Facebook's season of bad-press storms never really seems to end, and the latest came via a September exposé series in the Wall Street Journal that revealed internal documents showing how Facebook conducted its own internal research into the platform's ill effects, but did nothing to fix the problems.
On Sunday, the whistleblower behind the bombshell pieces — which already prompted a new round of congressional hearings that kicked off last week — revealed herself in an interview on 60 Minutes, and discussed her reasons for coming forward. She is former Facebook data scientist Frances Haugen, and she says she joined the company in 2019 and asked to be on the team that fights misinformation — after seeing a friend get drawn in and brainwashed by conspiracy theories.
"Facebook, over and over again, has shown it chooses profit over safety," Haugen said, per the Associated Press, and re-explained the issue that has been ever-present and clear with the company for years.
"The thing I saw at Facebook over and over again was there were conflicts of interest between what was good for the public and what was good for Facebook," Haugen said. And she explained that a 2018 change in how Facebook's newsfeed algorithm works contributed greatly to the amplification of divisive and anger-inducing content — which in turn heightened engagement and positively impacted the company's bottom line.
In her role at the company, Haugen was tasked with conducting some of the research that the company would never be eager for the public to see — research confirming critics' longstanding attacks on the platform for the way it manipulates human behavior and emotion through its algorithm. She worked in the Civic Integrity division at the company, focused specifically on election misinformation — and one of her biggest bombshells is that Facebook dissolved the Civic Integrity division as soon as the election was over, prematurely, she says, because this may have led directly to the January 6th riot. And she says that controls that were turned on before the election to tamp down rage and the most divisive content were almost immediately switched back off so that engagement numbers were not depressed.
Haugen, 37, previously worked at Google and Pinterest, and she left Facebook in May, taking with her a trove of these internal documents.
"I've seen a bunch social networks," Haugen said in the interview, "and things are substantially worse at Facebook than anything else I've seen."
One of the first revelations reported in the Journal's series, titled "The Facebook Files," was that Facebook research understood the negative impacts Instagram was having, especially on teenage girls. But the company was nonetheless forging ahead with its highly controversial plan to release an Instagram Kids app.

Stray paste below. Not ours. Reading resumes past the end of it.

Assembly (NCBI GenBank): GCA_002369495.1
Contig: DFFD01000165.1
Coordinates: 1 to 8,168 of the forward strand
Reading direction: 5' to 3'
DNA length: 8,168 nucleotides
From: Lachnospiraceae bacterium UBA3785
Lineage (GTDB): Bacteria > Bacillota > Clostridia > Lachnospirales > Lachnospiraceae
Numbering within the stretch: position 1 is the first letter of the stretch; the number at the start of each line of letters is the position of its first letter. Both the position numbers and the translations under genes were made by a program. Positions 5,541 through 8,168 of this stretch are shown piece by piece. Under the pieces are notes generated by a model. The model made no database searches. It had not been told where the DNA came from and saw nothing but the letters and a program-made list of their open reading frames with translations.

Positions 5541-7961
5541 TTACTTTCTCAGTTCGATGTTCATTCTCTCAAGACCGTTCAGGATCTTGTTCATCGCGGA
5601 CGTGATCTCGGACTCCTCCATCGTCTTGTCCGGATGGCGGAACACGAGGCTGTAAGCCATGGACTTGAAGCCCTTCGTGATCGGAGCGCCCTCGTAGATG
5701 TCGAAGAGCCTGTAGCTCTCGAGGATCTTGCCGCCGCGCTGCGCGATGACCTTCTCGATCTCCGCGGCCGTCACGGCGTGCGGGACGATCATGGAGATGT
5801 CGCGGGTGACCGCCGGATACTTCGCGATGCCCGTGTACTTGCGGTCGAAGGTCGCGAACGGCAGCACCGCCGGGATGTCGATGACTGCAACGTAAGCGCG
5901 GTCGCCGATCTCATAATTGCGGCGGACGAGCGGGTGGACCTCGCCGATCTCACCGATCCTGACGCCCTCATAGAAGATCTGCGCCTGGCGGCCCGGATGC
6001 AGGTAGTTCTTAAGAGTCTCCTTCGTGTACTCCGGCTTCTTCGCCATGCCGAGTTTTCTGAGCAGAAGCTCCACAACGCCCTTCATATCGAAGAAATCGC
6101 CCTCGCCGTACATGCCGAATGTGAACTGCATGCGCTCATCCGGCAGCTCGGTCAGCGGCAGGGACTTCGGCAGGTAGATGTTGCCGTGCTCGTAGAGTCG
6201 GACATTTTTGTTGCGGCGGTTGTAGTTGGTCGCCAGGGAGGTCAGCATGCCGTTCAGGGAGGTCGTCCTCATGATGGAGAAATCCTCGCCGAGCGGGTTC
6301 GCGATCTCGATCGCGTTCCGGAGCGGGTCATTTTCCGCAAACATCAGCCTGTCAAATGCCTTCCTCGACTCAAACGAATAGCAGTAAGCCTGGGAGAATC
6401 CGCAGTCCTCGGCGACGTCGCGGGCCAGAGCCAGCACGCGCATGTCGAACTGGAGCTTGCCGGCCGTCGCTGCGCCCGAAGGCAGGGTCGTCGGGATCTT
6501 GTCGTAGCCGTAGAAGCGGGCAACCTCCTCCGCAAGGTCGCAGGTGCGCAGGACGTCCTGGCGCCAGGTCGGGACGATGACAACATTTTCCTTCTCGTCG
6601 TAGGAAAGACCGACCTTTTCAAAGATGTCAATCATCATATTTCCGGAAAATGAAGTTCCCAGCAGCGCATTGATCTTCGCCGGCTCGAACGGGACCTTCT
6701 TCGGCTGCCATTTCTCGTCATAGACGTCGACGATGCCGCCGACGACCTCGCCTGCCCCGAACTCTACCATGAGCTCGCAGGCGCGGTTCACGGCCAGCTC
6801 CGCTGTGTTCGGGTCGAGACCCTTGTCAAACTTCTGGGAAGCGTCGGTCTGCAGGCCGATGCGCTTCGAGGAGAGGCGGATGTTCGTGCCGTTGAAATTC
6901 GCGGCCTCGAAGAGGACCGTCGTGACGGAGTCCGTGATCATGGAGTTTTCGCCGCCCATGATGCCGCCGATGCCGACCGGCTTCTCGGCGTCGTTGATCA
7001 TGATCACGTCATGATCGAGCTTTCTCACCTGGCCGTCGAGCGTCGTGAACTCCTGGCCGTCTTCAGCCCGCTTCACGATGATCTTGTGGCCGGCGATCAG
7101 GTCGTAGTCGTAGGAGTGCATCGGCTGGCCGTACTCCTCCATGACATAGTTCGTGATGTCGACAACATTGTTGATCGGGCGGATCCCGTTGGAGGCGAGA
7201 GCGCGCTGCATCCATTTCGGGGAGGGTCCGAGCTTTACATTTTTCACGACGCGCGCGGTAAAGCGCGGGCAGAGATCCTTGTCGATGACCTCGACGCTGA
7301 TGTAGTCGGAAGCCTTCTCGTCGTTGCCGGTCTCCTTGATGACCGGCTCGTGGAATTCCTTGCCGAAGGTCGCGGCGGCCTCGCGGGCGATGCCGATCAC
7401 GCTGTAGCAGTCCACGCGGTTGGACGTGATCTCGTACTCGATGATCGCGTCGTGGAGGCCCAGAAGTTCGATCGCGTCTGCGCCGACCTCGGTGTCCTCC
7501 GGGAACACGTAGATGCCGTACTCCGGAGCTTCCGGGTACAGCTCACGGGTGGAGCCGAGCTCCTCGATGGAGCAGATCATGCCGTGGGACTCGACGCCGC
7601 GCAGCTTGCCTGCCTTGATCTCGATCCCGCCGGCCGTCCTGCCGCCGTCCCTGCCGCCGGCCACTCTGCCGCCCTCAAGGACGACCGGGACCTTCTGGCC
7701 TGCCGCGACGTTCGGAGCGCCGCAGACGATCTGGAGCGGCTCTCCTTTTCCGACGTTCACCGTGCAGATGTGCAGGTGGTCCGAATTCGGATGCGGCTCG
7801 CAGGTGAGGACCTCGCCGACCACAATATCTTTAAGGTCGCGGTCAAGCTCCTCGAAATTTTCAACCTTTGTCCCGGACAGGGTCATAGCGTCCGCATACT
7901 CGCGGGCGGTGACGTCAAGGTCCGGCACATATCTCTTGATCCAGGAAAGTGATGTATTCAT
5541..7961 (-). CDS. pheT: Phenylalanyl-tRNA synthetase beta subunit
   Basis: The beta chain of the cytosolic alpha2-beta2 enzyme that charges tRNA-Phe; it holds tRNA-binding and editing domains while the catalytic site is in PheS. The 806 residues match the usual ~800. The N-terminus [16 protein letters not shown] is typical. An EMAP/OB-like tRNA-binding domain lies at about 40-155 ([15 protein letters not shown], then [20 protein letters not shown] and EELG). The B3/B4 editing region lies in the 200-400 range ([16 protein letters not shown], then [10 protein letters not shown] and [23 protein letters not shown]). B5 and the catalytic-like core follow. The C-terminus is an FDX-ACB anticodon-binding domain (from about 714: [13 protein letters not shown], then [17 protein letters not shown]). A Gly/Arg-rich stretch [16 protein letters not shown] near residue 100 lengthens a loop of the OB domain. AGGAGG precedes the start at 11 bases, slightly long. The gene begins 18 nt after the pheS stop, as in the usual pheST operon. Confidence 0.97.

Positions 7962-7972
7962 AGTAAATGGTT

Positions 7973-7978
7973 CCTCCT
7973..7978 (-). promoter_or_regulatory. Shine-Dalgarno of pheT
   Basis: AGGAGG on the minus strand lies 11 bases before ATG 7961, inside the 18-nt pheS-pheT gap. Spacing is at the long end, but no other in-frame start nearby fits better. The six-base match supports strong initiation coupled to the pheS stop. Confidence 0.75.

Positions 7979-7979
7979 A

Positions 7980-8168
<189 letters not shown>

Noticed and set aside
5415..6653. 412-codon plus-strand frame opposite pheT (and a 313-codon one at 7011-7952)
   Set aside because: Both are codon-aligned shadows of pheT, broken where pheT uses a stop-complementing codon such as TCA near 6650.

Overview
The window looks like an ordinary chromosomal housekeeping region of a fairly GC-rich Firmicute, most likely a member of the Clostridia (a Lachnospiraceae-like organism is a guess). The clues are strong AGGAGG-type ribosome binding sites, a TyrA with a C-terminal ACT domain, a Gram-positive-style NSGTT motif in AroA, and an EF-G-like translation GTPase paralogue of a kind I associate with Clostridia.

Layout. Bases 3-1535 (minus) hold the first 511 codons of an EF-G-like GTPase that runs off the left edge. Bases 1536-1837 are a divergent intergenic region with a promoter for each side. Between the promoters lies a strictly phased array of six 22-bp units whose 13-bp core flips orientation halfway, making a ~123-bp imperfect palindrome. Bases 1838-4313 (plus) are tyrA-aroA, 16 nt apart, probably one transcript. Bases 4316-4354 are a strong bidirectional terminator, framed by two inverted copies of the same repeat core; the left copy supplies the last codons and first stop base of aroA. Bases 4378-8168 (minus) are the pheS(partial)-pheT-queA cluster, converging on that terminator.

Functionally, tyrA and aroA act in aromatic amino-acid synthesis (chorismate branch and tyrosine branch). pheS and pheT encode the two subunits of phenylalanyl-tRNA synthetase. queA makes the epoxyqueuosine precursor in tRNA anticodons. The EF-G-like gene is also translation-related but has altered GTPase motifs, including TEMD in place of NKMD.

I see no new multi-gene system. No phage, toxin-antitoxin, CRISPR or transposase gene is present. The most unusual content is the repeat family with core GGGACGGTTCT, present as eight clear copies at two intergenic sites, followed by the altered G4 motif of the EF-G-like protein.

What Haugen said was the most "tragic" about the Instagram research is that when teen girls are depressed, it leads them to use the app more, and get stuck in a cycle in which the app continues to make them hate their bodies more.
The company has responded by saying that the Journal cherry-picked documents to cast the company in the worst possible light, but the PR storm has nonetheless caused Facebook to indefinitely halt the Instagram Kids project as of last week.
But Haugen said she was determined to blow the whistle on Facebook's internal research because of what she sees as the company's role in tearing the fabric of society apart, and in helping spur atrocities across the globe.
Haugen and her attorneys have used the documents to file eight complaints against Facebook at the Securities and Exchange Commission. The SEC may launch its own investigation, which could present trouble for Facebook down the line.
Facebook's head comms guy, Nick Clegg, was on CNN on Sunday doing damage control ahead of the 60 Minutes interview.
"Even with the most sophisticated technology, which I believe we deploy, even with the tens of thousands of people that we employ to try and maintain safety and integrity on our platform, we’re never going to be absolutely on top of this 100% of the time,” Clegg said on CNN. Still, he added, "I think we do more than any reasonable person can expect to."
One of the documents Haugen shared showed the company being aware that it was only catching about 3% to 5% of hate speech on the platform, and only a fraction of a percent of content that incites violence.
Facebook has tried to downplay the research itself, calling it "limited and imprecise," but that has caused an uproar among Facebook's own internal researchers, as the New York Times reports. "They are making a mockery of the research," wrote one of them on an internal message board.
Haugen is also scheduled to be testifying before the same Senate committee on Tuesday that heard from Facebook's global head of safety, Antigone Davis.
"Social media has had a big impact on society in recent years, and Facebook is often a place where much of this debate plays out," wrote Clegg in a memo to all company employees on Friday, per the AP. "But what evidence there is simply does not support the idea that Facebook, or social media more generally, is the primary cause of polarization."